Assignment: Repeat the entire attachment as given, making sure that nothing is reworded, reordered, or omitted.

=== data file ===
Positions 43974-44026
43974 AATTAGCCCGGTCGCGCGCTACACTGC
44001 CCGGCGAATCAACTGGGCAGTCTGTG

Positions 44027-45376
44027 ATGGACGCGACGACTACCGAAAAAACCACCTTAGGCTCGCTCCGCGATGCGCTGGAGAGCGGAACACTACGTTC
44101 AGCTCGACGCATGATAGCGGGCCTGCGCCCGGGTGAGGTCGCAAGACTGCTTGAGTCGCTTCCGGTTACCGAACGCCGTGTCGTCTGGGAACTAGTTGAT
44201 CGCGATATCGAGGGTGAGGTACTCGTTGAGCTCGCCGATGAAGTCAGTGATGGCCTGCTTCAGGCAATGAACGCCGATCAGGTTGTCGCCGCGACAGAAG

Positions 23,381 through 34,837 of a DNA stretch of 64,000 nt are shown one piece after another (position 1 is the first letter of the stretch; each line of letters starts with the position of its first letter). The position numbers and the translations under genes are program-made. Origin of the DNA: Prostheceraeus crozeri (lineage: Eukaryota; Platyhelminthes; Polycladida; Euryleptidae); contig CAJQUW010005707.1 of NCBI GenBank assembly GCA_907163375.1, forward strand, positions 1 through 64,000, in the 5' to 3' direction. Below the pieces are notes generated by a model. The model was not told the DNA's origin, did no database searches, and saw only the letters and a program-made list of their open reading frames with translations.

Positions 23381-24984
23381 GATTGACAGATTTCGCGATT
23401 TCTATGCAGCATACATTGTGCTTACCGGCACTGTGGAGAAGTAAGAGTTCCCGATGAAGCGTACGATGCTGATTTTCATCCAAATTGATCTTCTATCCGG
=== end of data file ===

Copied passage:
Positions 43974-44026
43974 AATTAGCCCGGTCGCGCGCTACACTGC
44001 CCGGCGAATCAACTGGGCAGTCTGTG

Positions 44027-45376
44027 ATGGACGCGACGACTACCGAAAAAACCACCTTAGGCTCGCTCCGCGATGCGCTGGAGAGCGGAACACTACGTTC
44101 AGCTCGACGCATGATAGCGGGCCTGCGCCCGGGTGAGGTCGCAAGACTGCTTGAGTCGCTTCCGGTTACCGAACGCCGTGTCGTCTGGGAACTAGTTGAT
44201 CGCGATATCGAGGGTGAGGTACTCGTTGAGCTCGCCGATGAAGTCAGTGATGGCCTGCTTCAGGCAATGAACGCCGATCAGGTTGTCGCCGCGACAGAAG

Positions 23,381 through 34,837 of a DNA stretch of 64,000 nt are shown one piece after another (position 1 is the first letter of the stretch; each line of letters starts with the position of its first letter). The position numbers and the translations under genes are program-made. Origin of the DNA: Prostheceraeus crozeri (lineage: Eukaryota; Platyhelminthes; Polycladida; Euryleptidae); contig CAJQUW010005707.1 of NCBI GenBank assembly GCA_907163375.1, forward strand, positions 1 through 64,000, in the 5' to 3' direction. Below the pieces are notes generated by a model. The model was not told the DNA's origin, did no database searches, and saw only the letters and a program-made list of their open reading frames with translations.

Positions 23381-24984
23381 GATTGACAGATTTCGCGATT
23401 TCTATGCAGCATACATTGTGCTTACCGGCACTGTGGAGAAGTAAGAGTTCCCGATGAAGCGTACGATGCTGATTTTCATCCAAATTGATCTTCTATCCGG